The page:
In recognition of Patient Safety Awareness Week, Good Samaritan offers
tips to help patients stay safe and take an active role in their care.
Patient Safety Awareness Week, which is observed annually to raise awareness
of important patient safety issues, is March 14-20.
“Patient safety is at the forefront of the care we provide and is
a part or our hospital culture,” said Rob McLin, President and CEO.
“We welcome this opportunity to celebrate Patient Safety Awareness
Week in collaboration with the Indiana Hospital Association with our patients,
staff and community.”
Good Samaritan offers the following tips to help patients stay safe and
comfortable during their hospital stay:
Speak up. You must trust your health care provider, but remember communication
is a two-way street. If you have a question or concern about your care,
ask your doctor. Ask Me 3® encourages patients and families to ask
three specific questions of their providers to better understand their
health conditions and what they need to do to stay healthy.
- What is my main problem?
- What do I need to do?
- Why is it important for me to do this?
- Keep your hands clean. Hand hygiene is the most effective way to prevent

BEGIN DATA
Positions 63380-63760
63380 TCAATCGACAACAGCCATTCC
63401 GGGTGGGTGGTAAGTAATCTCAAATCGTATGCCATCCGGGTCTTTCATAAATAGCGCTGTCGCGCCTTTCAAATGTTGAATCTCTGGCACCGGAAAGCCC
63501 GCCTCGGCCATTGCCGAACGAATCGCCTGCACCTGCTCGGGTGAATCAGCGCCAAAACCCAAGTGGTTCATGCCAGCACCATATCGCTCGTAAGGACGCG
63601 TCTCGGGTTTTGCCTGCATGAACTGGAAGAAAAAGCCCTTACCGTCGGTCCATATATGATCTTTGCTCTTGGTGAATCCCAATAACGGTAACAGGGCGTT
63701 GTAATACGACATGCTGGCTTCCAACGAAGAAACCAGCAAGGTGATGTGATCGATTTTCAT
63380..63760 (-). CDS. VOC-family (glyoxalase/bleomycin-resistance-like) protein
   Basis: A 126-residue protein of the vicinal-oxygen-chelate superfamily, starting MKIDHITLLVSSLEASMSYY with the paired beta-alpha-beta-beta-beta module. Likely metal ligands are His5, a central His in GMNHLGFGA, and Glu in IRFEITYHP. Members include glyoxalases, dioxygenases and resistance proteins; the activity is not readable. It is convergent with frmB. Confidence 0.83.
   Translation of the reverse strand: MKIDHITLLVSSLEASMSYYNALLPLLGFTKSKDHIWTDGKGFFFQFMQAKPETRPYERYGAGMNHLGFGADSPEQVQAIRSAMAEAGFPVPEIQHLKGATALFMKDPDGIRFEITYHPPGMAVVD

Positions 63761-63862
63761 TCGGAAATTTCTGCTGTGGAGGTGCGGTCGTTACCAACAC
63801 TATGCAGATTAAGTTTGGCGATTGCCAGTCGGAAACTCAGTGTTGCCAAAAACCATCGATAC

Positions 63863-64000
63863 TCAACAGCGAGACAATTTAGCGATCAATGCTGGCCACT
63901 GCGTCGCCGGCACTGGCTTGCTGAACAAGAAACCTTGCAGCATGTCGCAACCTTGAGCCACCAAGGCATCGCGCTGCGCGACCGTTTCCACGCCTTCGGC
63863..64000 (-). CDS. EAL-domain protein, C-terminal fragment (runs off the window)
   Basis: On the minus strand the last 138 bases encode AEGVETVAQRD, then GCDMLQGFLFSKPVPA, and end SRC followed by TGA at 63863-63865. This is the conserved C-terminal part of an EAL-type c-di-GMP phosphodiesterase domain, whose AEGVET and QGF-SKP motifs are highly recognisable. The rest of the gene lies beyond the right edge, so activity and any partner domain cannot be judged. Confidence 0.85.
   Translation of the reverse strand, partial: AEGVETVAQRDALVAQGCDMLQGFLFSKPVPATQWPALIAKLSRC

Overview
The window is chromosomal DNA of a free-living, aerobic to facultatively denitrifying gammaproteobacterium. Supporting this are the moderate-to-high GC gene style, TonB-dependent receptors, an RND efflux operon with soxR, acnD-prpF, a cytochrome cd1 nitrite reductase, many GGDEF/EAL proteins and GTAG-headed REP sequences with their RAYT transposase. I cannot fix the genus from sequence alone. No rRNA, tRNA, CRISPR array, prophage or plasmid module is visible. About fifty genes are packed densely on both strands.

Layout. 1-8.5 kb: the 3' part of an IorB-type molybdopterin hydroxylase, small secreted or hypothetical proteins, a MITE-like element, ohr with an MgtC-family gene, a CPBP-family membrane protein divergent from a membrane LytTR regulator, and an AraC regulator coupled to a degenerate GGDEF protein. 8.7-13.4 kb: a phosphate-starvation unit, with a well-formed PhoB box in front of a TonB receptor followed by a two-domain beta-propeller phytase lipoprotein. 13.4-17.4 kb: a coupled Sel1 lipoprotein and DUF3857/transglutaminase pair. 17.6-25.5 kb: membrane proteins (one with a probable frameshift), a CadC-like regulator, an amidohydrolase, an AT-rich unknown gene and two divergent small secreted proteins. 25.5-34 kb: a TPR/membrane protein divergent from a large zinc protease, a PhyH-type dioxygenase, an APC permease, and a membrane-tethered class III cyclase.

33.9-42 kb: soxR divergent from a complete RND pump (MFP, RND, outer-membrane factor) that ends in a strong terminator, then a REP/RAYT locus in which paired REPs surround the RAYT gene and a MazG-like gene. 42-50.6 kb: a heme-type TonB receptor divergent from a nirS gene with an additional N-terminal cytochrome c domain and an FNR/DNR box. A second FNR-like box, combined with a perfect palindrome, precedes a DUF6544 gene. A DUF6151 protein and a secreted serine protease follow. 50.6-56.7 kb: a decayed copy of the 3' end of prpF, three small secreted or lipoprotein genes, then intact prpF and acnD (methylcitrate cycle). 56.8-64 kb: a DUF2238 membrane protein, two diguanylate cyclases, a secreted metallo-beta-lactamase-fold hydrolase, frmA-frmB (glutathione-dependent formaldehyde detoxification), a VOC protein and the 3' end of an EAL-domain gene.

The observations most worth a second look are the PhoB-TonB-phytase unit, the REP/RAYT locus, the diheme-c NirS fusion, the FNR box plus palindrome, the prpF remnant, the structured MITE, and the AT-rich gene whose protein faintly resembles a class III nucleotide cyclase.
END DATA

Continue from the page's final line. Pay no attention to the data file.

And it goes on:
the spread of infection. Keep your hands clean and ask providers to clean
their hands before touching you. Good Samaritan has taken hand hygiene
one step further by introducing Biovigil to nursing units. Biovigil hand
hygiene awareness automatically reminds staff when hand hygiene is required
with sounds on a special badge. The visual lights on the badge communicate
to patients about their caretaker’s hand hygiene status and allow
patients to see that employees have washed their hands.
- Educate yourself. Unfortunately, it’s possible to get an infection
in the hospital while being treated for something else. Know the signs
and symptoms of infection and let your health care provider know if you
- Participate in treatment decisions. Your health care provider has your
best interests in mind, but you must be an active participant in your
own care. Discuss all treatment options so you can make an informed decision together.
“Patient safety is everyone’s responsibility, from physicians
and nurses to patients and visitors,” said McLin. “We must
all work together to ensure patients receive the best, safest care.”
For more information about Patient Safety Awareness Week, go to